AUCKLAND/SYDNEY: Alibaba, the Chinese e-commerce giant, is piloting a blockchain supply network to improve the transparency of Australian and New Zealand food products sold on its Tmall online marketplace.
LONDON: Public Health England, the government body, has trained its focus on snacks, with financial offers designed to woo parents into buying their children healthier snacks, as reports compare the tactics of snack brands to those of Big Tobacco.
SINGAPORE: Seven soft drinks makers, including Coca-Cola, Nestlé and PepsiCo, have agreed to limit the amount of sugar in their products sold in Singapore as the government seeks to tackle issues like diabetes.
Hojoon Choi, Kyunga Yoo, Tae Hyun Baek, Leonard N. Reid and Wendy Macias, International Journal of Advertising, Vol. 32, No. 4, 2013, pp. 587-616
A multi-method study was conducted to, first, establish the prevalence of types of health- and nutrition-related (HNR) claims (nutrient content, structure/function and health claims) with benefit-seeking and risk-avoidance appeals in food advertisements appearing in magazines with large female audiences and, second, determine the effects of the two HNR-paired appeal types on females’ evaluative judgements of food advertisements.
Julia Spielvogel and Ralf Terlutter, International Journal of Advertising, Vol. 32, No. 3, 2013, pp. 343-368
This study investigates the role of physical appearance (body mass index (BMI), body shape perception, self-esteem) and variables related to eating habits (food choice, critical attitude towards food, parents’ attitude towards food) in the development of advertising literacy in children focusing on food advertising.
Denise E. DeLorme, Jisu Huh, Leonard N. Reid and Soontae An, International Journal of Advertising, Vol. 31, No. 3, 2012, pp. 547-577
Dietary supplement advertising is an important, yet neglected, advertising research subject. This article overviews the US dietary supplement industry, describes advertising practices for dietary supplement products, and reviews the existing research on the topic.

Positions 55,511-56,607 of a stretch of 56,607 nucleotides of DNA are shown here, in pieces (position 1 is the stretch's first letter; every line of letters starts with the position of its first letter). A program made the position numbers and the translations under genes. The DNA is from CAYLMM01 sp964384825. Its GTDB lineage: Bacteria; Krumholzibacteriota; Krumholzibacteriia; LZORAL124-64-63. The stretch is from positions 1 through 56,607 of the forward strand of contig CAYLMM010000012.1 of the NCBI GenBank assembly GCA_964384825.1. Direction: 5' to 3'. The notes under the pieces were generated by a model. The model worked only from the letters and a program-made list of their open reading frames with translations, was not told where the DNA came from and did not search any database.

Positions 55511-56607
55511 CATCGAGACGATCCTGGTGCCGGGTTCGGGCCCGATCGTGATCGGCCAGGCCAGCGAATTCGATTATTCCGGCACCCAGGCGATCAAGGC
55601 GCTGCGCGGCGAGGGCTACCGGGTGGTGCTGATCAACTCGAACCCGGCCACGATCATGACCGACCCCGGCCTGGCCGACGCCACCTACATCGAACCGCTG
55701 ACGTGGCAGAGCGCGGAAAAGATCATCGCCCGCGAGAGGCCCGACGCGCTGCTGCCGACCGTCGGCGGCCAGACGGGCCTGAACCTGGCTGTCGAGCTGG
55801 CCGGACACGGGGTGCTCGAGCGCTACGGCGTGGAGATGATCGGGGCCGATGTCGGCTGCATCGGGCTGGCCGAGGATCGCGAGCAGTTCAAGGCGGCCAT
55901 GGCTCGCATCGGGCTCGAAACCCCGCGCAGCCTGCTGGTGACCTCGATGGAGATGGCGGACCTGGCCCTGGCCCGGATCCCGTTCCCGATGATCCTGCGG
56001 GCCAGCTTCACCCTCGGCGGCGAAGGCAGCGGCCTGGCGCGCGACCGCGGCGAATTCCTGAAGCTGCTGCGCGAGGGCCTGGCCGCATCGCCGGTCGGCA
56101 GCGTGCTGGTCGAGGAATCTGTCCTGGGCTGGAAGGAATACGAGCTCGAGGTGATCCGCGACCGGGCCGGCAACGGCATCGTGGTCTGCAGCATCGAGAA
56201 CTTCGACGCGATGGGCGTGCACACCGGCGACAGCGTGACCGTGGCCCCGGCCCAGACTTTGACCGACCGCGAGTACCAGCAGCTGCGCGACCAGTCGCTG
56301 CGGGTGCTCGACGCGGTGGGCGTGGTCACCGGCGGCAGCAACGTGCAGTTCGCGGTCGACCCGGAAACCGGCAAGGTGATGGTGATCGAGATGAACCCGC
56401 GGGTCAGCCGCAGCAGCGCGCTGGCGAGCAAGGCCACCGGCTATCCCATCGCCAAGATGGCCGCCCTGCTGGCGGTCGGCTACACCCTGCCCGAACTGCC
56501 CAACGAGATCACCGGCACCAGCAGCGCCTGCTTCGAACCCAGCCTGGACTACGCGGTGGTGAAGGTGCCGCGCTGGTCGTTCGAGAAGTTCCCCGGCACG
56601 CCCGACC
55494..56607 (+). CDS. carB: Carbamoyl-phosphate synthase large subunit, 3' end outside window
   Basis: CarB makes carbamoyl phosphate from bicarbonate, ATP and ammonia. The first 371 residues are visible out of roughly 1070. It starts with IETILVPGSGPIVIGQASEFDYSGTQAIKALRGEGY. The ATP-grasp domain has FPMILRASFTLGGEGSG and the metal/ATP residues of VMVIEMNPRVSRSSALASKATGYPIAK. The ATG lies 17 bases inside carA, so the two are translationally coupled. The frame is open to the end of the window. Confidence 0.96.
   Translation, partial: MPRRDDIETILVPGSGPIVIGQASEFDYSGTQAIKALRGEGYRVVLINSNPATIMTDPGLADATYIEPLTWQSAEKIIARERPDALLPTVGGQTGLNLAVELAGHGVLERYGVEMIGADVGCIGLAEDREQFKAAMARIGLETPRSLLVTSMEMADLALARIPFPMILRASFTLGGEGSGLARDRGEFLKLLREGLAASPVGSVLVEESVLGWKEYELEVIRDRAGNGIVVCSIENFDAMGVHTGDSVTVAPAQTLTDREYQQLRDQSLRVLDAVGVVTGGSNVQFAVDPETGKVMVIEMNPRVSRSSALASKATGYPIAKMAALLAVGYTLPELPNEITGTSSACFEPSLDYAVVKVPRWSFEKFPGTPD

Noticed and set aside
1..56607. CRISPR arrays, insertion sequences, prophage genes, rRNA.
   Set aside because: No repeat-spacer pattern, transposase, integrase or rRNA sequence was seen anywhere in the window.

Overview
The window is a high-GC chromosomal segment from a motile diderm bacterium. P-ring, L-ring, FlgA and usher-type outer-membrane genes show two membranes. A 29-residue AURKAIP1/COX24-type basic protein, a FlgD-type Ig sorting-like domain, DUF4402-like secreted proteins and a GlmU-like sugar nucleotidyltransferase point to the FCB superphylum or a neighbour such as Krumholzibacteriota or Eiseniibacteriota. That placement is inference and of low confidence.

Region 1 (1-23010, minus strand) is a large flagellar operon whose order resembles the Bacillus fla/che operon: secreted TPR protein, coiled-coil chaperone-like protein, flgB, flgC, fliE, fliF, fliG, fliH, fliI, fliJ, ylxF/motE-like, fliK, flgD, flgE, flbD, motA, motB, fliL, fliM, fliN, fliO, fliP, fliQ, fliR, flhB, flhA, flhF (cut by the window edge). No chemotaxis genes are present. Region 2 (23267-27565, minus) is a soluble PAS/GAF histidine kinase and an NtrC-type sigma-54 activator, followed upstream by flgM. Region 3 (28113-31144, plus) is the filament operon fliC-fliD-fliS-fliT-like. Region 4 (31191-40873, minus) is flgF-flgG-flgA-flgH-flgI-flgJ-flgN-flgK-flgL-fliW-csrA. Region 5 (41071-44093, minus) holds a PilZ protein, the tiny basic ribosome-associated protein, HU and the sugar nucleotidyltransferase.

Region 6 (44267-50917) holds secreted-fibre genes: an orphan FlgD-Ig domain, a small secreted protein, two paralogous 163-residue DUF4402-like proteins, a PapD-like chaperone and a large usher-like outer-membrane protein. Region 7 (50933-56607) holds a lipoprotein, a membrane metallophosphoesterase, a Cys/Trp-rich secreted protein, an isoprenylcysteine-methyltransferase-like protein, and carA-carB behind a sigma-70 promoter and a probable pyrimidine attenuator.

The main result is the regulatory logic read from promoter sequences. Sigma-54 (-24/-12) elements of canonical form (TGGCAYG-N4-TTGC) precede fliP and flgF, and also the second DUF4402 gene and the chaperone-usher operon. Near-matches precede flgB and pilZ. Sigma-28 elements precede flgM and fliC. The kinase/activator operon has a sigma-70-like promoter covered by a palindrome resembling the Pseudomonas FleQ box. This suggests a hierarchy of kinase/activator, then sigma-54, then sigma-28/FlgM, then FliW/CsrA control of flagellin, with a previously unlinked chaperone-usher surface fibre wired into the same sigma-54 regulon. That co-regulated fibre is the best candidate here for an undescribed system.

Mariea Grubbs Hoy, Courtney Carpenter Childers and Margaret Morrison, International Journal of Advertising, Vol. 31, No. 2, 2012, pp. 257-290
The FTC envisions the Children’s Advertising Review Unit (CARU) and the Children’s Food and Beverage Advertising Initiative playing lead roles in self-regulatory efforts to address advertising’s contribution to childhood obesity.
Hojoon Choi, Hye-Jin Paek and Karen Whitehill King, International Journal of Advertising, Vol. 31, No. 2, 2012, pp. 421-443
The purpose of this study was to examine the extent to which recently prevalent nutrient-content claims in food advertising are effective and how the level of effectiveness might differ between food products perceived as healthy and unhealthy.
Ross Brennan, Barbara Czarnecka, Stephan Dahl, Lynne Eagle, and Olga Mourouti, Journal of Advertising Research, Vol. 48, No. 1, Mar 2008, pp. 57-70
This article reviews the intentions and assumptions underlying calls for greater regulation of nutrition and health claims in food advertising and examines the likely impact of new European regulations on health-related claims.
Juliet Strachan and Vincent Pavie-Latour, International Journal of Market Research, Vol. 50, No. 1, 2008, pp. 13-27
For far too long the debate about food marketing to children and young people has focused on whether such marketing should be allowed in our society, instead of what the balance of that marketing should be.
Explores how the roles of modern men in society are changing and advises on how marketers should respond to this behavioural change in order to effectively advertise to men, particularly across different cultures and at a time of social change.
Looks at how women's roles in society have changed and continue to evolve, meaning brands have had to adopt how they engage this audience, by promoting female empowerment, removing gender bias and ensuring women are part of the client and agency teams.
Sam Clough, WARC Best Practice, July 2016
This article seeks to establish best practices for marketing to children, both causes of parental spending and consumers in their own right - an attractive audience for marketers, they exert influence far beyond toys, to supermarket shops, family holidays, and even the car.
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